New York City Bar Threatens to Throw Out Patrons Who Use the Word ‘Literally’
English speakers have literally ruined the English language by literally overusing the word “literally” to refer to figurative things. (Like, when a literally alive person says, “I literally died when he told me that.”) Anyway, one bar in the East Village, Manhattan has literally had enough and will literally throw out any patrons who use the word “literally” in their establishment. But will the Continental Bar literally throw out people who use that bar, or are they just speaking figuratively?
Did Continental Bar literally ban the word “literally”?
The Continental bar at Third Avenue on Saint Marks Place in New York City has signs posted on the outside and inside of the bar that read:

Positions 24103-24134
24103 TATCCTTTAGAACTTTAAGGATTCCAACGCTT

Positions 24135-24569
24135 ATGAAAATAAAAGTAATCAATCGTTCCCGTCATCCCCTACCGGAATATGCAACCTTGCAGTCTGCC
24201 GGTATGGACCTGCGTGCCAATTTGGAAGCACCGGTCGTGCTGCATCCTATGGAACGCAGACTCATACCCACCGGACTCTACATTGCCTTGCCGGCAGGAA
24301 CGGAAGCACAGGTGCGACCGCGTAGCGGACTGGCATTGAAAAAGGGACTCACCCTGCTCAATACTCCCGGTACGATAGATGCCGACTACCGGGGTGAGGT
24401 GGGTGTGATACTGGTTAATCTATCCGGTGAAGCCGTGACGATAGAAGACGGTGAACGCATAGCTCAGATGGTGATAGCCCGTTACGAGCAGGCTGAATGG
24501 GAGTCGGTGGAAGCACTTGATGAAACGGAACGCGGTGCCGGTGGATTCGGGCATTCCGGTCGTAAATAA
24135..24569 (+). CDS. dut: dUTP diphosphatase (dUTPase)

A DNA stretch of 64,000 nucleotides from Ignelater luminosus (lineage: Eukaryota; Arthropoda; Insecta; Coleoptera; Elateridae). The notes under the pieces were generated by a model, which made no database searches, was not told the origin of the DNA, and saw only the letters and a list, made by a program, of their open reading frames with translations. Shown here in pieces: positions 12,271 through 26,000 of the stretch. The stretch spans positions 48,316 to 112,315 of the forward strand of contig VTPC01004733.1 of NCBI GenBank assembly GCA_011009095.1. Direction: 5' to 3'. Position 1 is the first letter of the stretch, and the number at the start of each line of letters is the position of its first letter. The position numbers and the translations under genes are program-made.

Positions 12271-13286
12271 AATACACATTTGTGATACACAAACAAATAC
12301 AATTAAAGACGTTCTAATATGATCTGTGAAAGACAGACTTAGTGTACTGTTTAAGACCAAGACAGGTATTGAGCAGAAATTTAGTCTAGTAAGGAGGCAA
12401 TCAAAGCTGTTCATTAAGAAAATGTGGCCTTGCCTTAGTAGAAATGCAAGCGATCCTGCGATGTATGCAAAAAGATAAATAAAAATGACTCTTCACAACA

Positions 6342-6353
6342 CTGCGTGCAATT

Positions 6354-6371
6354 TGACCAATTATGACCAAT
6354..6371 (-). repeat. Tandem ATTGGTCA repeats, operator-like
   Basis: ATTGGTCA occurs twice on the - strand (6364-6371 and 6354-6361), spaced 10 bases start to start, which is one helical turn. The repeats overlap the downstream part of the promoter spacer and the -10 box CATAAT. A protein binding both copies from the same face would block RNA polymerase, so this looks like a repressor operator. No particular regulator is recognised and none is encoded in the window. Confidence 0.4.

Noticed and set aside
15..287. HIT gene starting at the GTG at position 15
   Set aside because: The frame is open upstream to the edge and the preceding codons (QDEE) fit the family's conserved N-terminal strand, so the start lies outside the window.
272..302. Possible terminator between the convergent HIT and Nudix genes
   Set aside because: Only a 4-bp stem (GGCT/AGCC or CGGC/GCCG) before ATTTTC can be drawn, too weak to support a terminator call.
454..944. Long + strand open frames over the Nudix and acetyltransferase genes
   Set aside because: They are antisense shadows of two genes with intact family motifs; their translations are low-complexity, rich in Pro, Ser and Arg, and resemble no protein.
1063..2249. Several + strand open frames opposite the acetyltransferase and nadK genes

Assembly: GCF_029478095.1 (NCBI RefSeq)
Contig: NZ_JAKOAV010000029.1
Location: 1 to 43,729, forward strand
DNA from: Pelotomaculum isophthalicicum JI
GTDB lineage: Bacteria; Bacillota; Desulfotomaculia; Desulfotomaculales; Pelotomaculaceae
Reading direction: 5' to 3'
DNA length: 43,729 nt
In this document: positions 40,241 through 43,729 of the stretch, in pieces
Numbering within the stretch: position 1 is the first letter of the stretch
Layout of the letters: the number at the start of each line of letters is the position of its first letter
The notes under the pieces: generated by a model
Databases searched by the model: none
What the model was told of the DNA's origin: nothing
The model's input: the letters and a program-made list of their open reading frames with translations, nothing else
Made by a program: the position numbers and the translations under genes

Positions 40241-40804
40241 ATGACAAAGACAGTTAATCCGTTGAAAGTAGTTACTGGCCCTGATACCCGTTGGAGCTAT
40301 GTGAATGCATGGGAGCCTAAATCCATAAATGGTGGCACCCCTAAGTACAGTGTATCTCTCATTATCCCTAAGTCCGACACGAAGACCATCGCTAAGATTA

Sorry, but if you say the word ‘literally’ inside Continental, you have five minutes to finish your drink and then you must leave.
If you actually start a sentence with ‘literally ‘you must leave immediately.’
This is the most overused annoying word in the English language and we will not tolerate it. Stop Kardashianism now!
A PIX11 news reporter mentioned that the bar also has other “curmudgeonly” signs, like another in all-caps reading, “Bars are not required to serve tap water. Restaurants are. I got tired of running out of plastic cups and ice so people can have tap water with their $2 shots.” There’s also another which simply reads, “The customer is always wrong.”
But the bar isn’t literally throwing out people who say “literally.” Several patrons said they’ve used the word several times without consequence.
In fact, the bar’s owner, Trigger Smith, said, “My ban is tongue in cheek. It’s fake news. I’m just trying to shake things up a little and possibly enlighten people to be a little more respectful of the English language. We are not literally throwing people out. Yet!”
The bar will close on July 1, 2018 after three decades of operating as a dive bar and a former music venue.
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